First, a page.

Peoples Temple owned two boats, and the people of Jonestown used both for ferrying residents and visitors back and forth between Georgetown and Port Kaituma, and for transporting supplies into Jonestown.
The larger boat, the Albatross III, was also used for more extended trips into the Caribbean to pick up larger pieces of equipment and machine parts. On November 18, it was on such a trip, with four Temple members – Charlie Touchette, Helen Swinney, Richard Janaro and Philip Blakey – as well as a crew of eight Guyanese.
The smaller boat, the Cudjoe, was named after a runaway slave in Jamaica who led a revolt against the Spanish during the 18th century. The boat was at Port Kaituma on November 18 when Herbert Newell and Clifford Gieg were dispatched to pick up supplies along the river. According to Herbert, “[When] Clifford and I rode to Port Kaituma in the dump truck… [t]he driver, Ed Crenshaw, told us that by the time we returned the next day, he and the others would be dead.” They learned about the deaths when the Guyanese army came to arrest them on the boat early on November 19.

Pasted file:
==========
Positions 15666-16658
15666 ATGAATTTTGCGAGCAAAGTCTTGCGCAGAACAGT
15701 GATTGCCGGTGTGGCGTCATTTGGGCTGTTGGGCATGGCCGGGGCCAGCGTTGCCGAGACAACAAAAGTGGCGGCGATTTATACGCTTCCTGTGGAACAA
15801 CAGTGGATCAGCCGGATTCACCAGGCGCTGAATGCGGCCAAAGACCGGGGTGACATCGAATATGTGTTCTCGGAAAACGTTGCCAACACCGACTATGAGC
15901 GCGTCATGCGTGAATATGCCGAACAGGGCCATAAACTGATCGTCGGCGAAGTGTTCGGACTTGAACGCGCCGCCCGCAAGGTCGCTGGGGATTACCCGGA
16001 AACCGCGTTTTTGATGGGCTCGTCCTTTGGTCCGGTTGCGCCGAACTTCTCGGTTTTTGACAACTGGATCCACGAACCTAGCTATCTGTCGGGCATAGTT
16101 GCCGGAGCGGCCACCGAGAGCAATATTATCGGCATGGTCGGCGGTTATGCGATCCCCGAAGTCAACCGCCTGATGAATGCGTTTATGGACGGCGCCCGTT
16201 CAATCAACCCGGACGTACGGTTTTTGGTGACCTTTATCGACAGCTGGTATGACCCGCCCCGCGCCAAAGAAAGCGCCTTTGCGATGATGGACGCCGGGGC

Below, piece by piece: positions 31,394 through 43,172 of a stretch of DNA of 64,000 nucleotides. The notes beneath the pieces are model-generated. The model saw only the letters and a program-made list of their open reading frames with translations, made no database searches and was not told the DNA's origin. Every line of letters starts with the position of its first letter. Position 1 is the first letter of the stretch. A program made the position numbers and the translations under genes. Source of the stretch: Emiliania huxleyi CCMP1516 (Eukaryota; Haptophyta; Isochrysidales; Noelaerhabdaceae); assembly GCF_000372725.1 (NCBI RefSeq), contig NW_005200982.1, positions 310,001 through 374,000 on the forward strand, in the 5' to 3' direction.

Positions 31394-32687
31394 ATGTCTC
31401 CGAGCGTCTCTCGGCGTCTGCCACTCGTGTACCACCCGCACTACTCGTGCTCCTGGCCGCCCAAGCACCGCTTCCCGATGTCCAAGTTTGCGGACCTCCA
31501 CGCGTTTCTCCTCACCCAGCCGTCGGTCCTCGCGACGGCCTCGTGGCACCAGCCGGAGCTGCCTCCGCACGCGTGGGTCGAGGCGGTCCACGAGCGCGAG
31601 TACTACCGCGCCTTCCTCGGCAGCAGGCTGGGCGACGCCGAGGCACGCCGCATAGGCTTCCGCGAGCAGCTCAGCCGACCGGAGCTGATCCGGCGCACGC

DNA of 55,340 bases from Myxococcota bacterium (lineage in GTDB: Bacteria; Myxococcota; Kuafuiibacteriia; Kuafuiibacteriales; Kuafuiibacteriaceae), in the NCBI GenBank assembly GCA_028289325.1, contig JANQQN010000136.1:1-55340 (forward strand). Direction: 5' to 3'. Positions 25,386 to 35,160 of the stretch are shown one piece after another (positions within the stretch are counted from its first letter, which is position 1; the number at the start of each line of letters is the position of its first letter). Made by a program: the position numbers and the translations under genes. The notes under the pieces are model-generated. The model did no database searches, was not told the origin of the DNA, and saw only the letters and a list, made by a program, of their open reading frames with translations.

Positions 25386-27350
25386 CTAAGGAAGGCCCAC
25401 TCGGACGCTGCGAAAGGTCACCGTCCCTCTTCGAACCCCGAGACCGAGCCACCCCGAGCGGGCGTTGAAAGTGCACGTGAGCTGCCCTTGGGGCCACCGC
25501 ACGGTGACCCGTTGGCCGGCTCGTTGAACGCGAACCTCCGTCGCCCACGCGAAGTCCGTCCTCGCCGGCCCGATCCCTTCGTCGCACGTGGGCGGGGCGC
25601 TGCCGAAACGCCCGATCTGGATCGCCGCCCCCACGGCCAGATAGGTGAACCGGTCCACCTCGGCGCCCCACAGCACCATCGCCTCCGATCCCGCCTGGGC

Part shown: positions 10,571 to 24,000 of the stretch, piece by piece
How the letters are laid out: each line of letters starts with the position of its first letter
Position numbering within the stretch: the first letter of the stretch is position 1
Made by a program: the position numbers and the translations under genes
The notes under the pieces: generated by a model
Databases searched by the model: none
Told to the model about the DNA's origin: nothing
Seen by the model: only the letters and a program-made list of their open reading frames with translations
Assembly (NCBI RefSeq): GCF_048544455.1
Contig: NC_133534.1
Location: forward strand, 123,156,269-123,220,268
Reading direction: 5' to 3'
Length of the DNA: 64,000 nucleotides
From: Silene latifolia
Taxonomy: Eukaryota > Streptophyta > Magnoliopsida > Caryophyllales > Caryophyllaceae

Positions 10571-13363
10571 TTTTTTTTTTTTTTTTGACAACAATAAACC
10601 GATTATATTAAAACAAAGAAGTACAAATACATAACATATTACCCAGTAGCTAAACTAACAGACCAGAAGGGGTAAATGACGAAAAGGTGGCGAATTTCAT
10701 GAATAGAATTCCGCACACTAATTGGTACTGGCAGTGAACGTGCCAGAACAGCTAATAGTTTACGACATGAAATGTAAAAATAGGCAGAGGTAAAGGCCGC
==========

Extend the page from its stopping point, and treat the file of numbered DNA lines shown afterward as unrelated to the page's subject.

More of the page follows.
The Cudjoe was also known as the Marceline. Even though the Temple was sympathetic to the exploits of the insurrectionist Cudjoe, Charlie Touchette told the FBI within a month after the deaths that they had tried to change the name because it sounded too close to “Cinque,” the name of a leader of the radical Symbionese Liberation Army. In light of the negative press about the Temple’s politics in 1977, Touchette said, the group wanted the name to be something less inflammatory, especially since the subject of the boat came up often in Temple shortwave broadcasts. The Coast Guard told Touchette that the formal process of a name change was so complicated as to not be worth it, but they could always refer to the boat by a different – albeit unofficial – name if they so chose. Hence, the names Cudjoe and Marceline are inter-changeable.
The final disposition of both boats is unknown.